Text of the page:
This year’s Offshore Technology Conference won’t go down in the history books as one of the more important. But, in an industry that is beginning to recover, it wasn’t as bad as last year’s. Last year’s depression turned into this year’s “wait and see.”
About 65,000 people walked the exhibit halls at NRG Park in Houston early this month, down from the estimated 68,000 last year and the record 108,000 in 2014, when oil prices passed $100 a barrel.
It wasn’t the attendance, though, that characterized the event. It was the attitude, one that was reflected both in the exhibit hall and in the conference. The exhibit hall, for the first time in a long while, did not have a waiting list of potential exhibitors. And while certainly not a universal phenomenon, the exhibits were less high tempo.
The conference programs reflected the same attitude, focusing on the need to lower costs and standardize technologies and operations to make offshore, and particularly deepwater, viable again. Around that point centered the most important question of the year. How can deepwater compete with onshore shale developments?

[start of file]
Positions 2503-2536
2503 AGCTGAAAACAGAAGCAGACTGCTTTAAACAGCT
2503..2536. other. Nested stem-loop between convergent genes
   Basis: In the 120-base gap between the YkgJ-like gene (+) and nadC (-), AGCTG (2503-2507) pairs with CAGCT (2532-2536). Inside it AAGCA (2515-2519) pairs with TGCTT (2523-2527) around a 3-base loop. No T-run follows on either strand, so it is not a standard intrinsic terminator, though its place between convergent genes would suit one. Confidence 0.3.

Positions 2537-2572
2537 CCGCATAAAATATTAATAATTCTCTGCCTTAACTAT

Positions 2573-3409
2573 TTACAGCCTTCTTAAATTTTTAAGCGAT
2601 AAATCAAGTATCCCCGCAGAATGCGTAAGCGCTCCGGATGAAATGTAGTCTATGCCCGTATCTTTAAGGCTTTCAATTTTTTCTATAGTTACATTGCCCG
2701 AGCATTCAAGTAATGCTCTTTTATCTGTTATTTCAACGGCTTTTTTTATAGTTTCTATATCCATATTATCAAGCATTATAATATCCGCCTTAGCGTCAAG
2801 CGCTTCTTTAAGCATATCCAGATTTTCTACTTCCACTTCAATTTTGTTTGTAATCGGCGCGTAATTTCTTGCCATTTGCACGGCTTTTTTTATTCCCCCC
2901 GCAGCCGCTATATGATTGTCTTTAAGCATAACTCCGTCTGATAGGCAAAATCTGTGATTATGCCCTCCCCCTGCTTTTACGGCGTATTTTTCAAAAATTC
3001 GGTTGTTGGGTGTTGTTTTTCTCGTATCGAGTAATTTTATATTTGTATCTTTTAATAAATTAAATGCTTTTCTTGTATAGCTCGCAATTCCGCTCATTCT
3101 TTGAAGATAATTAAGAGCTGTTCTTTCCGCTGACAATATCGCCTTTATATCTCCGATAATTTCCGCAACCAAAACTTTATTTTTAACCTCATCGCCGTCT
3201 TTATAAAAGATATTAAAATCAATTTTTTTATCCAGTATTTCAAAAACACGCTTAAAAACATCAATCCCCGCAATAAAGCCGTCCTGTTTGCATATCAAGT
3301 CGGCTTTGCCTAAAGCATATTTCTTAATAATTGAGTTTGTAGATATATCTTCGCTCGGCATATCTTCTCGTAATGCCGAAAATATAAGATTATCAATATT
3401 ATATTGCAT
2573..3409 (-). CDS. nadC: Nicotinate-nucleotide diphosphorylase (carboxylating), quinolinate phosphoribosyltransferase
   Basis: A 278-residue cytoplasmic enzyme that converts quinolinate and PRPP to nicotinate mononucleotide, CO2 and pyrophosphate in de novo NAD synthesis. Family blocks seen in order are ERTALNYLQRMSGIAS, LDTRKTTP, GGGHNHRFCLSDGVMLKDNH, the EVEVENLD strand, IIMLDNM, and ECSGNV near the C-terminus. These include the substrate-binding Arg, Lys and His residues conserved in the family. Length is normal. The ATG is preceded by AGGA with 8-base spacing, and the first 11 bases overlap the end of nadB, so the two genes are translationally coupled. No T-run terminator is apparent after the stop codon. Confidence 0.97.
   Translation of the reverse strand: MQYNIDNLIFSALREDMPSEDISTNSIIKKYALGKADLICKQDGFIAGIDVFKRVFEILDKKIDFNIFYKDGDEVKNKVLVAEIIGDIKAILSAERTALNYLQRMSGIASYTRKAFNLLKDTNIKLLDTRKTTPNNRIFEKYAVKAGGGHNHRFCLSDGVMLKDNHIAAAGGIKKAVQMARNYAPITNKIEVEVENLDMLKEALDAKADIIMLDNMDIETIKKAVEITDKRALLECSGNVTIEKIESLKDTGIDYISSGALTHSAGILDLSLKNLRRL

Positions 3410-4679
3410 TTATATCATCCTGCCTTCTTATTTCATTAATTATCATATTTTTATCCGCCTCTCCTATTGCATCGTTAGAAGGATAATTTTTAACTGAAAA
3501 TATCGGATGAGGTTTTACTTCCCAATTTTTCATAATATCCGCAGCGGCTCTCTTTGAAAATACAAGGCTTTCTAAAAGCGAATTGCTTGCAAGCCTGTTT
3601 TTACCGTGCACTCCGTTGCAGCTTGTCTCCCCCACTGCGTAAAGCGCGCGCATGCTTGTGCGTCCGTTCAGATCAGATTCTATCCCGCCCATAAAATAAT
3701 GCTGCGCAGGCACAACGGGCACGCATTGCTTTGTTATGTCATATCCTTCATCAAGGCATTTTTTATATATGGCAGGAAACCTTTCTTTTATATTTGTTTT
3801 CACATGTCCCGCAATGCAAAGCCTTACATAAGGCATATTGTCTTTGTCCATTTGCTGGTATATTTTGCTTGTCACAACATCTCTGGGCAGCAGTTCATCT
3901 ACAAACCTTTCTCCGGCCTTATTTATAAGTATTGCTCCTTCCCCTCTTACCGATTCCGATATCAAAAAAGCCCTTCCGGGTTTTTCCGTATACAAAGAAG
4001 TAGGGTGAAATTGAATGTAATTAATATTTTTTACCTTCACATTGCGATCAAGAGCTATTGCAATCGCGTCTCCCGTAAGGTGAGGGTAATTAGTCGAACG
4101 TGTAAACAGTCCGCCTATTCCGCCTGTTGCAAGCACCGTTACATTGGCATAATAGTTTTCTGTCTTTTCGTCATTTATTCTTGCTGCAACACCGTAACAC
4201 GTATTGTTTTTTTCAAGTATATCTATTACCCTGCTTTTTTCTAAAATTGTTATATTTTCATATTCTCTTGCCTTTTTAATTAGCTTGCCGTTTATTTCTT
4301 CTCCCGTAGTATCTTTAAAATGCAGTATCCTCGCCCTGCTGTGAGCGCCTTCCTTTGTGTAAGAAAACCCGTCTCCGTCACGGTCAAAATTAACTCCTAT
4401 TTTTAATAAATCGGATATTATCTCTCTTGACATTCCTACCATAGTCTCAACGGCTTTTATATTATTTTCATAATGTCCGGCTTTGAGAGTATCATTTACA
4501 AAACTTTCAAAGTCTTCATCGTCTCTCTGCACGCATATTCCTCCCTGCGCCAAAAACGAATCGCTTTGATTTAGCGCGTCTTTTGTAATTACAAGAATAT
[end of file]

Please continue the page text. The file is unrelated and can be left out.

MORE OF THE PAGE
Roger Jenkins, president and CEO of Murphy Oil, addressed that question at a luncheon on the second day of the show. Jenkins pushed the creation and development of synergies between deepwater operations and onshore shale operations. The list of shale sector attributes that need to be adopted for deepwater included shorter production cycle times, declining costs, greater field efficiencies, and the use of standardized types of equipment.
The return to deepwater will be slow, according to Jenkins, with a focus on subsea tie backs and existing facilities, but that return, Jenkins hopes, would limit more rig stackings and bring some rigs and related equipment back into the market.